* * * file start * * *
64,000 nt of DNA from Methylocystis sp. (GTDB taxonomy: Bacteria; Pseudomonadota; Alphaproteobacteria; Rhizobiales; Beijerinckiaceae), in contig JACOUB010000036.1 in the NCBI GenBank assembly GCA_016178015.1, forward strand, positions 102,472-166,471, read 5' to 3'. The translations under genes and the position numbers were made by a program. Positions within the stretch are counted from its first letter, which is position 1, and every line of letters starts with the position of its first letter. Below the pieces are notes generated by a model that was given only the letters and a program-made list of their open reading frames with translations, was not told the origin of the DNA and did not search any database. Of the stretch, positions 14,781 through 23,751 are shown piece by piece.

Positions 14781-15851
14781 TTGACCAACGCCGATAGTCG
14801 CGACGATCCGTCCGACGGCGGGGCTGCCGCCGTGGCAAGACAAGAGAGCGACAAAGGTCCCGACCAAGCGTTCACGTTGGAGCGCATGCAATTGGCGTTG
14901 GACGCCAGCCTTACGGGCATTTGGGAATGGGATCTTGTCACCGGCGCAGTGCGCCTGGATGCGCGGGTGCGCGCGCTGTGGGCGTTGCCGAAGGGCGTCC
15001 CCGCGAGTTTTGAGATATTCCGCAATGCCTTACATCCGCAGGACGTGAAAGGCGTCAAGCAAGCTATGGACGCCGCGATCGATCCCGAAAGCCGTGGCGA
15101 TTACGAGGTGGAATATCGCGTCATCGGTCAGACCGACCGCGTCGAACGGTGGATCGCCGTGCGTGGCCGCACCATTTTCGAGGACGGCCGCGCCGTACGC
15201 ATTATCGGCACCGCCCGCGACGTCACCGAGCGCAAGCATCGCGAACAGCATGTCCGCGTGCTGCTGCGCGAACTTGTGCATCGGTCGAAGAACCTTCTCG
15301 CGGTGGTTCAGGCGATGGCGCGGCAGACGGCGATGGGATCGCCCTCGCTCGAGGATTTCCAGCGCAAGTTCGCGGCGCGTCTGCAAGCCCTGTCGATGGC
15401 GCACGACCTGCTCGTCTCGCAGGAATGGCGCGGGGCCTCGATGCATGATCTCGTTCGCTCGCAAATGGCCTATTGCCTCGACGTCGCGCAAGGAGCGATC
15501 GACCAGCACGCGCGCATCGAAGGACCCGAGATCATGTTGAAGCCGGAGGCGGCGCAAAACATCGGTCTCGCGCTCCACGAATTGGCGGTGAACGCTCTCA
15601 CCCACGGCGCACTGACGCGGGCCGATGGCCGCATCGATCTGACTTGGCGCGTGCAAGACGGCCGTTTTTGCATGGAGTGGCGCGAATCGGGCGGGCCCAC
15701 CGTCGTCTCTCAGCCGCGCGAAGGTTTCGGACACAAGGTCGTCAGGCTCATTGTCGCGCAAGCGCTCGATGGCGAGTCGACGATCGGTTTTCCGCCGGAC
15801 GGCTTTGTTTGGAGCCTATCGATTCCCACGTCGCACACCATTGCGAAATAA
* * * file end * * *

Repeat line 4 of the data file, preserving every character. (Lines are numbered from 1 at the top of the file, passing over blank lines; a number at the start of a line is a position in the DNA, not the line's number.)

14801 CGACGATCCGTCCGACGGCGGGGCTGCCGCCGTGGCAAGACAAGAGAGCGACAAAGGTCCCGACCAAGCGTTCACGTTGGAGCGCATGCAATTGGCGTTG